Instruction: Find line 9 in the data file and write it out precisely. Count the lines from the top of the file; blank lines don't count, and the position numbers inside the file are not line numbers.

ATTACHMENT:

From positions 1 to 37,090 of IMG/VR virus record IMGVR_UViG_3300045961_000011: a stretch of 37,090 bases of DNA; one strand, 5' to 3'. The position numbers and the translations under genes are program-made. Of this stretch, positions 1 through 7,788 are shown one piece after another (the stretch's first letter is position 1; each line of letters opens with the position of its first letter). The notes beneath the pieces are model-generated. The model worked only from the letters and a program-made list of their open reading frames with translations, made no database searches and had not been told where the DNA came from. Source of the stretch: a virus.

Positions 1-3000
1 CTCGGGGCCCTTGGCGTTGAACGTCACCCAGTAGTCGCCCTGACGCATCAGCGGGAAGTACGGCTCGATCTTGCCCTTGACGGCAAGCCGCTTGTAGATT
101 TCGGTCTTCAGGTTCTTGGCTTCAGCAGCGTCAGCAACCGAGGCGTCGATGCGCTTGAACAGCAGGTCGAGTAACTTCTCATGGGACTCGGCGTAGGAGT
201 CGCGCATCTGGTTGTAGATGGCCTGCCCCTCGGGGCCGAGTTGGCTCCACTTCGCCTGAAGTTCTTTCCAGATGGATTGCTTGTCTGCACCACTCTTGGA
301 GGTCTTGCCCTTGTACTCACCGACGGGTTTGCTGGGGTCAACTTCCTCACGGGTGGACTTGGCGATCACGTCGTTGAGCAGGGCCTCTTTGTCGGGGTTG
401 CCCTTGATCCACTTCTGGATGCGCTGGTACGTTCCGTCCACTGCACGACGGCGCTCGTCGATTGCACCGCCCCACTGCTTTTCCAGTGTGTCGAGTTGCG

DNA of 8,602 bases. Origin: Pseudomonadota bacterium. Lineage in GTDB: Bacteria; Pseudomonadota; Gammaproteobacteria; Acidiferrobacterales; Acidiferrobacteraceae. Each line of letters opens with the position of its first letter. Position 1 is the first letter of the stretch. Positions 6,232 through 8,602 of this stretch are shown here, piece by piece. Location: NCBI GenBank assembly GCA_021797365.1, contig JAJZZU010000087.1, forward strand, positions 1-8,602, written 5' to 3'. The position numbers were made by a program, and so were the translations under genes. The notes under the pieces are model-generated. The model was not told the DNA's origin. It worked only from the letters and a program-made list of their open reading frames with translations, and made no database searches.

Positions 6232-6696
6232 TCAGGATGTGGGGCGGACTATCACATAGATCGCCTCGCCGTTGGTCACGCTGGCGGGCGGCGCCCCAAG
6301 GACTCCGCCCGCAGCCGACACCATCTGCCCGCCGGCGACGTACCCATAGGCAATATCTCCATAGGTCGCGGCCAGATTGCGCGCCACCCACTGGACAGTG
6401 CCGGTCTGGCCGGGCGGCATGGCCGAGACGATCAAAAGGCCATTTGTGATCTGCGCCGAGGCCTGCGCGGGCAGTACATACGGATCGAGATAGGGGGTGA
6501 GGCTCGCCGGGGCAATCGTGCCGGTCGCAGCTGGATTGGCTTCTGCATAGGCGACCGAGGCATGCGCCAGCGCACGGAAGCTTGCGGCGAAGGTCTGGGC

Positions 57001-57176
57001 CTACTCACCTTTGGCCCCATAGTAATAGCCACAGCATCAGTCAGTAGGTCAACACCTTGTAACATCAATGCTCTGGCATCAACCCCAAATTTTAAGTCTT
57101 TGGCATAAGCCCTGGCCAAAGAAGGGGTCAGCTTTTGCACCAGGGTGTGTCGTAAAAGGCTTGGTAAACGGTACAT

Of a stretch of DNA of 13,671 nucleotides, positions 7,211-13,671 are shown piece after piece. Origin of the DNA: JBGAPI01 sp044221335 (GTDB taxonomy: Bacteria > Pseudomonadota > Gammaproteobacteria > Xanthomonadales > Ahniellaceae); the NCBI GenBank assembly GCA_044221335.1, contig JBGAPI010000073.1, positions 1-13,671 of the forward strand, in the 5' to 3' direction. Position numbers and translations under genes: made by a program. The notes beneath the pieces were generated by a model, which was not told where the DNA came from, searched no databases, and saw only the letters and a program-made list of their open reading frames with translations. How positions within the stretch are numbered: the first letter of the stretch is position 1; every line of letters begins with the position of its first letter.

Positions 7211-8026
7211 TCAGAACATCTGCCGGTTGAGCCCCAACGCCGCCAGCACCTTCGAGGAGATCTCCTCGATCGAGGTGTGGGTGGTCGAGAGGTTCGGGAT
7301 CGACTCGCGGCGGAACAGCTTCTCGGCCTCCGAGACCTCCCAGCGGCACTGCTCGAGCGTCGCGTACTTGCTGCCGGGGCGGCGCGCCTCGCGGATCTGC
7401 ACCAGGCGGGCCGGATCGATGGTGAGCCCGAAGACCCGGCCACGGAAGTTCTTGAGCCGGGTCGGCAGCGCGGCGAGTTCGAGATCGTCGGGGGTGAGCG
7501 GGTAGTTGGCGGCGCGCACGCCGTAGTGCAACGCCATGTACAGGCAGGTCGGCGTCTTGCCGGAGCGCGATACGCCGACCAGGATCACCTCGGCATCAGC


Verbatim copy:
Positions 6232-6696